I sympathize with your situation as someone who accidentally got into computer science. As much as I have tried to portray myself as a fast learner or someone who can learn on the job, a secret in Industry that I have learnt is that very few people care. Most managers are looking for someone who can fit a resource need yesterday. To illustrate: the other day I was talking to a recruiter from BigCo, the recruiter strongly suggested that I write code on the whiteboard in an actual programming language rather than pseudo-code. This seemed strange because BigCo is known for their algorithm intensive interviews. Then, I was talking to a friend who works for BigCo2 and it all made sense: if there are two candidates A and B, of whom you can hire only one and both A and B solve the algorithm but B appears to be able to write the code with very few mistakes on the board, you are probably going to hire B mainly because B appears to fit the hole in your organization. Now, as much as people like to protest they are not like that, companies are hierarchies of managers, managers who have concerns and reports to file. The physicist who used PCA would probably have been able to learn everything else in 6 months. Who is going to spend six months paying him a shit ton of money while he learns or maybe doesn't? I am not saying everyone who gets hired is hired with an expectation of being productive from day 1 but you have to be productive sooner than later.

Ultimately what am I saying? If you are thinking of going into industry; get real. Get all the skills necessary, your resume in order. There will be millions of blog posts bemoaning the disconnect between industry and PhD or how the interview process is broken. However, all that fluffy bullshit is not going to bring a paycheck down the line. What is going to get you interviews is having "good internships", code on Github. What is going to get you a job is the ability to convince a collection of random people that you are worthy of getting a job. Sure, the stochastic nature of the game means there will be some moron who thinks that him dropping out of high school and spending the last five years writing spaghetti code for industry makes him superior to you. Or you may have an attitude that you spending five years writing research papers makes you better. Ultimately, all that doesn't matter.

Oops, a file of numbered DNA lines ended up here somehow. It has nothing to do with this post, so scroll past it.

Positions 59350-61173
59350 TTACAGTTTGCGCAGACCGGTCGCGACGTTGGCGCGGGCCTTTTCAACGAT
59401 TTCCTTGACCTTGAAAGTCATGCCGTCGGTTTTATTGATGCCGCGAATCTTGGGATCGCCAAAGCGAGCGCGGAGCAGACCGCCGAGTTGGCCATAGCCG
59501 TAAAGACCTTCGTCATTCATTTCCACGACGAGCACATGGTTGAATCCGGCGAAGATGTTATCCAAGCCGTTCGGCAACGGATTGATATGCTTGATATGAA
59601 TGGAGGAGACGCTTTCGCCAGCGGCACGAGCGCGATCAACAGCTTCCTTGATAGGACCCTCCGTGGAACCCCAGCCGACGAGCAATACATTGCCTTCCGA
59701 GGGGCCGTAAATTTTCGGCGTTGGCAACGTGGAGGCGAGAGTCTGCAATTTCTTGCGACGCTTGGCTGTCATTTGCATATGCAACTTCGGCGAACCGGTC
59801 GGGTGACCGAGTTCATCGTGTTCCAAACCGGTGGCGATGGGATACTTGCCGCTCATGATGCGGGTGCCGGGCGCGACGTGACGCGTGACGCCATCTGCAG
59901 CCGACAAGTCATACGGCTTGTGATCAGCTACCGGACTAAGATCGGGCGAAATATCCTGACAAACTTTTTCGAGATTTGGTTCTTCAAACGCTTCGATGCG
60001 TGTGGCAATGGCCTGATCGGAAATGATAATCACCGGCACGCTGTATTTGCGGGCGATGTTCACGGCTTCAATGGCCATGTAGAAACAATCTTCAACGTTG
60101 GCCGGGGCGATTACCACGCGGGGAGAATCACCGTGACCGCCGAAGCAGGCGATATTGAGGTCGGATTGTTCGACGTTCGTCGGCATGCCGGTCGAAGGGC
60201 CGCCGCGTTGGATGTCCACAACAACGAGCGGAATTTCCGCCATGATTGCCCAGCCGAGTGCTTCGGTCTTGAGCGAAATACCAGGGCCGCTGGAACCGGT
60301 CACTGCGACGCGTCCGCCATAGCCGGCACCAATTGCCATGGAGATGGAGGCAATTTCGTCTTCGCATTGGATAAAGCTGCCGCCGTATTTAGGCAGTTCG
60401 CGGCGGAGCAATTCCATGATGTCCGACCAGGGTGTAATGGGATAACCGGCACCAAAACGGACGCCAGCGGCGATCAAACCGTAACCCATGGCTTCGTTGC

Some of us think that contributing to human knowledge is worth five years of our life, even if we might not be able to continue contributing.


When I was in grad. school, I thought the idea of doing a PhD was to train for a lifetime of contributing to human knowledge. Not a lot of PhD theses end up as a contribution to human knowledge. Sure, there are the 1% that do, those people don't typically have the problem of not being "able to continue contributing."


Agreed. You get a PhD for you, not for science. I would hazard 99% of PhD dissertations get read cover to cover less than 5 times. And I'm including the committee and author on that number.


That is, broadly, the ideal. Your PhD thesis is your first masterwork that qualifies you to call yourself a real researcher, and you go on to do many more along the length of your career.

In actual fact these days, there simply isn't a career model set up to support that anymore. Your PhD thesis is now supposed to qualify you for your first postdoc, your first postdoc or two qualify you for a permanent position, and you earn tenure or permanent contract in your permanent position, and then you can just focus on contributing to knowledge rather than on careerism.


I am currently working on my PhD Biomedical Engineering (3 years in), and I have mixed feelings on this. Certainly most PhD dissertations are a joke, but during the first few years of a PhD you are acting as the arms and legs of your professor, who, if they are any good, is capable of pushing forward human knowledge using you as an "instrument".


Paying for knowledge that is freely available will always be kinda silly in my opinion. This is how I see school in general and why I dropped out and never looked back. School is great for some but very detrimental for others. If your field requires a certification then you need school, if not, you're probably wasting your time. Try building something or making your own company.


You'll probably have a much easier time if you're willing to sell your soul and apply for quant jobs on wall street.


Not these days.

Back in the 80's and 90's there were a handful of academics thinking about quantitative finance and no programs oriented at creating that sort of person, so of course you could walk out of your no-future physics PhD and get a quant job easily.

Since then there has been a shake-out ad you've actually got to be world class at something in particular if you want a quant job.

Many "quants" are now people who do algorithmic trading on their own accounts, the way people did day trading in the 90's. This may sound glamorous but it is definitely a business that comes and goes. You need a LOT of capital to do it safely, and most people blow up at least one account in the process of becoming good at trading.